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Happy 2010! Here’s to feeling the love!

January 1, 2010

On New Year’s Eve, two families raced down the hill to downtown Flagstaff to see The Pine Cone drop at 10pm when it’s midnight in NYC; it goes again at midnight Flagstaff Time.

Since we arrived right about 10pm, the small boy missed most of the drop and wasn’t positioned well to see the fireworks so he wanted to stay. Determined, he stood in the street, watching watching waiting waiting. Our friends took their toddler and teenager back home. The Big Monkey grew impatient and left also.

The small boy stood in the emptying street, gazing up at the Pine Cone, willing it to drop. The digital clock below slowly ticked off the seconds. Snow was piled up along the edges of the street. A young man in a suit told his friends he was going to stand right there until midnight then, when they looked at him incredulously, he laughed and they shoved off toward a bar.

Two police officers stood on the corner. I told the small boy I was going to talk to them. He stood there still, gazing up at the colorful Pine Cone, its LED lights racing. I explained the situation to the officers, and requested they talk to the small boy. They followed me into the street, and bending down, the officer with a toddler at home tried to convince my son that it would be better to return where it was warm and there was lots of cookies than to stand in the street when the temperature was in the single digits.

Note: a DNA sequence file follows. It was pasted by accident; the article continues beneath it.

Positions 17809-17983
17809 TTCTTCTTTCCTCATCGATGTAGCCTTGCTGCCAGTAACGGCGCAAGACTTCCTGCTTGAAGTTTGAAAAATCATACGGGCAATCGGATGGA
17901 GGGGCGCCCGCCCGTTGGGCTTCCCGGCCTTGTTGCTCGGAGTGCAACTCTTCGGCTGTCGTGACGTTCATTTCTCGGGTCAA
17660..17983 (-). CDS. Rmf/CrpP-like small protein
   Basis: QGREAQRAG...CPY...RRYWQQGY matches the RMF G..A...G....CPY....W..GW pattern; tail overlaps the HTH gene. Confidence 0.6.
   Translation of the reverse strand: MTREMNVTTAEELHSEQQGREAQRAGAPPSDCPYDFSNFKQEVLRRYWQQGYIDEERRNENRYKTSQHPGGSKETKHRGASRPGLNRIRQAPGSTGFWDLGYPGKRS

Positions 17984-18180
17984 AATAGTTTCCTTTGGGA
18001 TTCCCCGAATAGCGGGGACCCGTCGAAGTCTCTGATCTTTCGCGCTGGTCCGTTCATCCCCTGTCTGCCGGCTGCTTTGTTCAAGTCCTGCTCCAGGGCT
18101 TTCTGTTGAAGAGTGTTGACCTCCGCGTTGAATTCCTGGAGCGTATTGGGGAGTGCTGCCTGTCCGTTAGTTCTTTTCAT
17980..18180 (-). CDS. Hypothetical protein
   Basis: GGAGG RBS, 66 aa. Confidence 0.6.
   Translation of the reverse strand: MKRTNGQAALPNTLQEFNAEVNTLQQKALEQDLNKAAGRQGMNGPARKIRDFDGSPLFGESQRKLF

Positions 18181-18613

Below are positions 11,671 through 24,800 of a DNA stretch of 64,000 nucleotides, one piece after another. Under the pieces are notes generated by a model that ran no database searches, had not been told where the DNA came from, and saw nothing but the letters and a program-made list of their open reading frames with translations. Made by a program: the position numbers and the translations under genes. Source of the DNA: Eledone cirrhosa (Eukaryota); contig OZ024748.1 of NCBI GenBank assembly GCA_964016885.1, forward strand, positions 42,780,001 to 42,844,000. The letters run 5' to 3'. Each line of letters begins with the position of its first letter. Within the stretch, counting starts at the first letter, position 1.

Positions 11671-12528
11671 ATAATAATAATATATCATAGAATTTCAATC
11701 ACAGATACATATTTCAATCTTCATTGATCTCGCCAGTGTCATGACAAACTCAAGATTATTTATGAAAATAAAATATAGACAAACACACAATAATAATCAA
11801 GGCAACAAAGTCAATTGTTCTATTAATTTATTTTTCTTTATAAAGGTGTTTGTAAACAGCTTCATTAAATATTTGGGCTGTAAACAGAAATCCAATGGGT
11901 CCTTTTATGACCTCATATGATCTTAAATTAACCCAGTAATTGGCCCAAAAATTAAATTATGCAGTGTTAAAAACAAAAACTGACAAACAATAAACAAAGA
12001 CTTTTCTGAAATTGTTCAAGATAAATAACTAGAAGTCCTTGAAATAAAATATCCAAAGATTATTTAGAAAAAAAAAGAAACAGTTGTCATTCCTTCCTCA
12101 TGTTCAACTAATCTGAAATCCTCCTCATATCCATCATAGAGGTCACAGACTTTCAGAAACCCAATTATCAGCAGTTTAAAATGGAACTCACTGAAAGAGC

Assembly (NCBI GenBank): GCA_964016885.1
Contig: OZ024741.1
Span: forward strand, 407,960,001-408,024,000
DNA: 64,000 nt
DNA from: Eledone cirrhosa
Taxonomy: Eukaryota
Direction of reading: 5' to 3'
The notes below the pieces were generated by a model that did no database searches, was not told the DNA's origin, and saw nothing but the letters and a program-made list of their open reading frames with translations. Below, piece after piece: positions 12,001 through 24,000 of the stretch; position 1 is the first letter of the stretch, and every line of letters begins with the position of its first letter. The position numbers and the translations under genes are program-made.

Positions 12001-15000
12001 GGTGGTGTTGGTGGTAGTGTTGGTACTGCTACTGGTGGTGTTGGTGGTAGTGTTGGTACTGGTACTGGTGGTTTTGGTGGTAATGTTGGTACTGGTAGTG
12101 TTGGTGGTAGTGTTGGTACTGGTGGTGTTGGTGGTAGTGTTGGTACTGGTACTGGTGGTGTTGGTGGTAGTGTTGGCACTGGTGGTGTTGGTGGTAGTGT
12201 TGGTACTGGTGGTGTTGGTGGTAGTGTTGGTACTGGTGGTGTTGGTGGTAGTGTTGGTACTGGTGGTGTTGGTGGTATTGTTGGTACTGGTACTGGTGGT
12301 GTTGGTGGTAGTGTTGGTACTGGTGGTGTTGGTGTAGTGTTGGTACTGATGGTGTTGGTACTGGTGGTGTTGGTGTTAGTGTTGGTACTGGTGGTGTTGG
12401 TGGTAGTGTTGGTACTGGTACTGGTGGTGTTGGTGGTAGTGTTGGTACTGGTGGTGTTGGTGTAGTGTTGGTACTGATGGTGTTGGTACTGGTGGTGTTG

No luck.

I thanked the officers and asked where a good place to get hot cocoa might be. They suggested that the Orpheum Club might let us in and give us a free cocoa considering the circumstances, or we could try the Hotel with the Pine Cone but The Best Hot Cocoa could be found at the Downtown Diner.

Leaving the middle of the street wasn’t easy.

In fact, as he cried quietly, I picked him up and carried him into the diner. I don’t know if there was a line or not, but I carried him to the only empty booth and put him down there. No one came for our order so I asked someone and almost immediately a hot steaming cup of cocoa was there piled high with whipped cream. I let the boy have some then moved it away and told him he could have the rest but only if he agreed to walk home with me without any more fuss. He agreed and sipped at the hot drink.

We talked and I tried to explain how long too long is and finally I convinced him we could put a lid on the cocoa and walk back.  Then I realized that all I had in the way of money was a credit card and some loose change in the bottom of my bag.

I explained the situation to the young woman at the cash register. Fortunately I had enough to cover the $2.25 cocoa–no tax–plus some coins for a tip. Unfortunately, pressing down on the lid, the boy knocked over the cocoa, spilling some of it; tears spilled too. They topped off the cup and out the door we went–with the boy slipping on the wet, icy ground, and dropping the cocoa, spilling even more. This injustice was too painful for the boy and he started crying.

The young woman at the counter gave us a new one for free saying, “I’m sorry to see someone having a more difficult night than me!”